This summer, I traveled around meeting great people in the Great Lakes State. And I’ve also taken up palm reading as a new hobby.
When you meet a Michigander, one of the first things they will talk about is where they are from. And to do this properly, they will show you on their palm. Their right palm to be exact.
Michiganders proudly refer to their state as the Mitten. So much so that you can buy Michigan Mittens or oven mitts at kitschy and cute tourist shops Up North (yes, it’s capitalized) or like the ones I found on Karin Marie’s “talk to the mitten” Pinterest site.
To demonstrate, I will call upon my lovely assistant and local hand model.
See, we live in the Detroit suburbs, right here:
If you want to vacation on Lake Michigan and swim and sail where the water is warm and mostly calm all summer, go to any town located here, like Bay City, between the thumb and the index finger.
Last week, I went “Up North.” for a quick getaway. We stayed at a lovely Inn in Leland, on the Leeelanau peninsula. That’s here, in the pinky:
While up in the pinky, we went on a hike in one of the last remaining Cedar forests in North America. On the trail, we met an older woman who lives in the thumb, near Port Huron
We stayed at a wonderful place called the Whale back Inn, named so because the area where it is situated, when viewed from Lake Michigan looks like….
yes, you get it.
The grounds of the Inn overlooked a pristine and inviting lake (of course it did, we are in MICHIGAN!). There, we met native Michiganders now living in Palo Alto, Calif. (I don’t know what body part California looks like.) They have relatives who farm land in the center of the palm, right between the fate and life lines.
Finally, a guy I met in synagogue the other day held up his palm and said he grew up around Benton Harbor, and that’s right here, at the heel of the palm.
All this palm reading and thinking got me thinking about a country famously known for its shape:
If you travel in Italy and converse with Italians, do they locate their cities of origin on “the boot?” Do they point to their knees, heel or toe when asked where they are from?
Or, what about New York, my home state? Sure, New York has the Big Apple, but what is it shaped like? My best bet, if I had to make a hand shape for New York, it would look like the Vulcan hand salute. Rotated. And reversed.
Or, or, as my hand model – his hand getting tired from twisting from these poses and working for me for 20 minutes -said maybe we should just leave the hand symbol for New York at this:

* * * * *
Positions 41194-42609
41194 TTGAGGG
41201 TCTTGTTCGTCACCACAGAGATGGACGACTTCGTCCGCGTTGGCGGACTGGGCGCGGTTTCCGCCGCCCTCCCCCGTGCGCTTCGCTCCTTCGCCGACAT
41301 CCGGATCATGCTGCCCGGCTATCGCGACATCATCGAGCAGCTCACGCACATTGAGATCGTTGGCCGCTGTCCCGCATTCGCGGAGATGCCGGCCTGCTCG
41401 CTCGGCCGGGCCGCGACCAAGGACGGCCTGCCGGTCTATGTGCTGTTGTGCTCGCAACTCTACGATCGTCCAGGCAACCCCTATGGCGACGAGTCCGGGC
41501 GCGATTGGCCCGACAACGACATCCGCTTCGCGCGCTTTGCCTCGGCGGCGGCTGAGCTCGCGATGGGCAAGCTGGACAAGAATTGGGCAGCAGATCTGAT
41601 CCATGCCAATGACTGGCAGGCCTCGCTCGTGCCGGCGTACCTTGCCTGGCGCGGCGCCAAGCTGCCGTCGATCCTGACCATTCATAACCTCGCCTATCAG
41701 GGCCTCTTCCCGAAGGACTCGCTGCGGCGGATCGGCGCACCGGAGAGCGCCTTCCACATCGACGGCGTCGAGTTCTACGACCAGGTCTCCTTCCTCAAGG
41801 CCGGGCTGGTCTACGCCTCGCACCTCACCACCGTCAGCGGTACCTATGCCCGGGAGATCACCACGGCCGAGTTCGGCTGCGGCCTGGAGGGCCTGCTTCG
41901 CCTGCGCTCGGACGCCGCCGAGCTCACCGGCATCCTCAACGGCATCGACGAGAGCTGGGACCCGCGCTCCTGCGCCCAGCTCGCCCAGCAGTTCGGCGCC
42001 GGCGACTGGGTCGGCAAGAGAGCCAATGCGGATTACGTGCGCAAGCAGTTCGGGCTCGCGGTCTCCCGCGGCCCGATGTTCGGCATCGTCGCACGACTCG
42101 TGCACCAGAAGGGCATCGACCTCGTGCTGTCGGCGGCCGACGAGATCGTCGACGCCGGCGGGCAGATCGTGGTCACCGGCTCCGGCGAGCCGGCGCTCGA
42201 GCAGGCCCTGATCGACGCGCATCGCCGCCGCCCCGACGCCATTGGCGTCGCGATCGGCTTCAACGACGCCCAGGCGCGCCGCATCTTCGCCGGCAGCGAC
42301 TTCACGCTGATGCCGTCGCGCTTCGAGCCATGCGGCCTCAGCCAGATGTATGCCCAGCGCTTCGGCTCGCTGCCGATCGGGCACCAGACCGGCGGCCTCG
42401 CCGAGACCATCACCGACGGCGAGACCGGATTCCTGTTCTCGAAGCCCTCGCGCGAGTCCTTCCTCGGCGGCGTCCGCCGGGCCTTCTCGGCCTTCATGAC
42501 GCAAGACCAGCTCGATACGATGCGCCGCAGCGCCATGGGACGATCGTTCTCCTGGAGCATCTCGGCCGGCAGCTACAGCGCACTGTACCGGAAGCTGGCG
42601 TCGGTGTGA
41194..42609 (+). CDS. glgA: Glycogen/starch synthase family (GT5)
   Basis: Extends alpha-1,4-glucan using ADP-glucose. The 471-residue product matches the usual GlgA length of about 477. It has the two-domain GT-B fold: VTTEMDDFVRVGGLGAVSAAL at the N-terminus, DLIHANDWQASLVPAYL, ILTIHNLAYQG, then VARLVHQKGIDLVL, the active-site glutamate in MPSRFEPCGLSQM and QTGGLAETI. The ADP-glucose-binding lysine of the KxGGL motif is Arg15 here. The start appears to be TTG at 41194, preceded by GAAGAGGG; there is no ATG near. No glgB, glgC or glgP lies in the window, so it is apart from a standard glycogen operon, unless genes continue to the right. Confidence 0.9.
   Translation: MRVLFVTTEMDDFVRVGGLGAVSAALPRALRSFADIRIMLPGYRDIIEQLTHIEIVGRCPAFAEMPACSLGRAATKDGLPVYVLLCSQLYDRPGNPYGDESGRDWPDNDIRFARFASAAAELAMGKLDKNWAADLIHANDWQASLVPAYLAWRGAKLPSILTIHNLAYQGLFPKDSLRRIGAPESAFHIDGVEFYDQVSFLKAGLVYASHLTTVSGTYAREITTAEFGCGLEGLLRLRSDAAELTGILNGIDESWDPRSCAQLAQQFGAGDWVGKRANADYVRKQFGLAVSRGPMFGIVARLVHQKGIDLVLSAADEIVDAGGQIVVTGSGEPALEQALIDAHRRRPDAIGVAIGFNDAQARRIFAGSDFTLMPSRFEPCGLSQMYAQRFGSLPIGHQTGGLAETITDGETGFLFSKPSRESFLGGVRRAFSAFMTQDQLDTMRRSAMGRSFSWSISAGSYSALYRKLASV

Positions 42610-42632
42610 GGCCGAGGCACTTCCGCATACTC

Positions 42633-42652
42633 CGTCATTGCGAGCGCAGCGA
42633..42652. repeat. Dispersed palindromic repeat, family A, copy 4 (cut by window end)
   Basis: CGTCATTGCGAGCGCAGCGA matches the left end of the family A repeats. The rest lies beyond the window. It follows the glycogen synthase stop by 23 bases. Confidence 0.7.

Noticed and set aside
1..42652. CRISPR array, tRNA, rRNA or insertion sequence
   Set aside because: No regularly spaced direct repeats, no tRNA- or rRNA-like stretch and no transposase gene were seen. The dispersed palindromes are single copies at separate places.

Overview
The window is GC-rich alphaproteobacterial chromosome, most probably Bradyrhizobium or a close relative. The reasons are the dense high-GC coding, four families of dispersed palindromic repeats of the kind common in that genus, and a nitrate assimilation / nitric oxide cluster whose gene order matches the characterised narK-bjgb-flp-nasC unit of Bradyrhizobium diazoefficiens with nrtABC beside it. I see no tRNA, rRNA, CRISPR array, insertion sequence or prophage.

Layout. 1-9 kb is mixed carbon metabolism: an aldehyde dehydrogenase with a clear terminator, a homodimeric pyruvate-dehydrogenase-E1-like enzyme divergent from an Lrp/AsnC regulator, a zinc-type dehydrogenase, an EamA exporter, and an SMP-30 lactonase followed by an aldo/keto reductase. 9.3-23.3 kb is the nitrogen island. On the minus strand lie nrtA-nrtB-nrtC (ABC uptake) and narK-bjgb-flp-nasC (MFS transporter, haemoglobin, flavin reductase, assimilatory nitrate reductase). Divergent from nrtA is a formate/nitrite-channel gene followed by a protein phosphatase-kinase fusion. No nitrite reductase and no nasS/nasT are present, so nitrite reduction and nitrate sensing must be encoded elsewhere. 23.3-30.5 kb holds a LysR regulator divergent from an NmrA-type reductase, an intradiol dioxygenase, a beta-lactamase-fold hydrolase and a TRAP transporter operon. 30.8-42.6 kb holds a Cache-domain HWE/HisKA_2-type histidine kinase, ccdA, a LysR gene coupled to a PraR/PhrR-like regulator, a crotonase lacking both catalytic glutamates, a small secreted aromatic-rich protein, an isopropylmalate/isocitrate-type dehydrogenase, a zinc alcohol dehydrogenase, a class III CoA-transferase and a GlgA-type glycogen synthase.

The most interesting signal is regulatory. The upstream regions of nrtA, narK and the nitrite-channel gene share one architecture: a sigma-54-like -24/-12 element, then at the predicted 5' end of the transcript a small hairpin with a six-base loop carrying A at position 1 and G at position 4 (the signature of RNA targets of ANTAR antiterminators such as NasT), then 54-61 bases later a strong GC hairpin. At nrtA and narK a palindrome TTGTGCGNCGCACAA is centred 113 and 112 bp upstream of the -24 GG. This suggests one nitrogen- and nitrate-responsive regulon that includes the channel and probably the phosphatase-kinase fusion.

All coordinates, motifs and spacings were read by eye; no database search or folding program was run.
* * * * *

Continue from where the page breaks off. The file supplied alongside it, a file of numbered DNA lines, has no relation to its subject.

One thing I’m learning fast about Michigan is that it is full of lakes. And I’m not talking about the big ones, like Lake Michigan or Lake Huron.
In West Bloomfield alone – that’s my new hometown – 12 percent of the entire township of 31 square miles is water. From my own experiences, while driving around and getting my bearings accompanied by my new best friend – my GARMIN GPS system – most roads ride alongside a body of blue.
Now, most of these lakes in my new home town are private – meaning, any long-lasting view of a lake is obscured by these incredibly huge lakefront mansions. So when the common folk like me want to see a lake, we go to a public park, one of many in Michigan’s vast park system.
(Don’t worry, people, I’m getting to the eyeglasses part).
This weekend, only our second in town, we ventured to Proud Lake, a state park with hiking, canoeing, and swimming.
We came to this lovely swimming hole along the Huron River. Others who kayaked and canoed stopped here to take a break and swim. Teens and tweens frolicked in the gentle current.
We were having a great time until….
A woman in her late forties in a fuchsia printed bathing suit drinking out of a metal Coors canister on a dock, in spite of the “alcoholic beverages prohibited” sign, summoned me.
“Excuse me… can you get…”
And here I am thinking she was pointing to the teen in the leopard bathing suit behind me, thinking it was her daughter.
“Oh sure,” I willingly replied, tapping the girl on the shoulder.
But it wasn’t the teen she wanted. She wanted my husband.
This was getting interesting. i told you it was getting interesting.
“Hey, I may come off as very bold
or very drunk
but I have to tell you, those sunglasses have to go. And I mean this in the kindest way. But there are all sorts of new eyewear technology, I mean, there are transition lenses, and magnetic sunglasses that snap on to your lenses…. but those sunglasses – what are they COCOONS?? They are really ridiculous and geeky, sorry just sayin’ as I work in sales for an eyeglasses store in Ann Arbor.”
Now, I’m standing there; chest deep in the Huron River, just taking this all in. A woman, who we never met before, who knows us from – NOWHERE – is sipping a beer insulting my husband’s choice in sunglasses.
The inner Staten Island girl in me would immediately retort:
“Yo BITCH! Who the FUCK do you think you are disrespecting my MAN and his dorky sunglasses? Step off that dock I’ll drag your ass under!”
But that was never me. But many an Island girl would have spoken like that, really.
I did say to her “Gee, WOW! you do have a lot of nerve, and yes, maybe his glasses are dorky but he is a GOOD man!”
I did, and I can’t believe I did, stand there in the water and make chit-chat with her for about 10 more minutes before I swam away, to learn that she was just this dumb, racist white trash woman who in no way reflected most of the good people I am so far meeting in Michigan.
In the end, I did deep down inside agree that those sunglasses are a bit dorky. But what’s it to her? The man behind those sunglasses is the man I love.
In the end, I later apologized to my husband for not rightly defending his honor and his right to wear dorky sunglasses.
In the end, eyeglass saleswoman on the shore had her canister of Coors taken away from her by an interceding park ranger.
In the end, I came away with a funny blog post to share with you.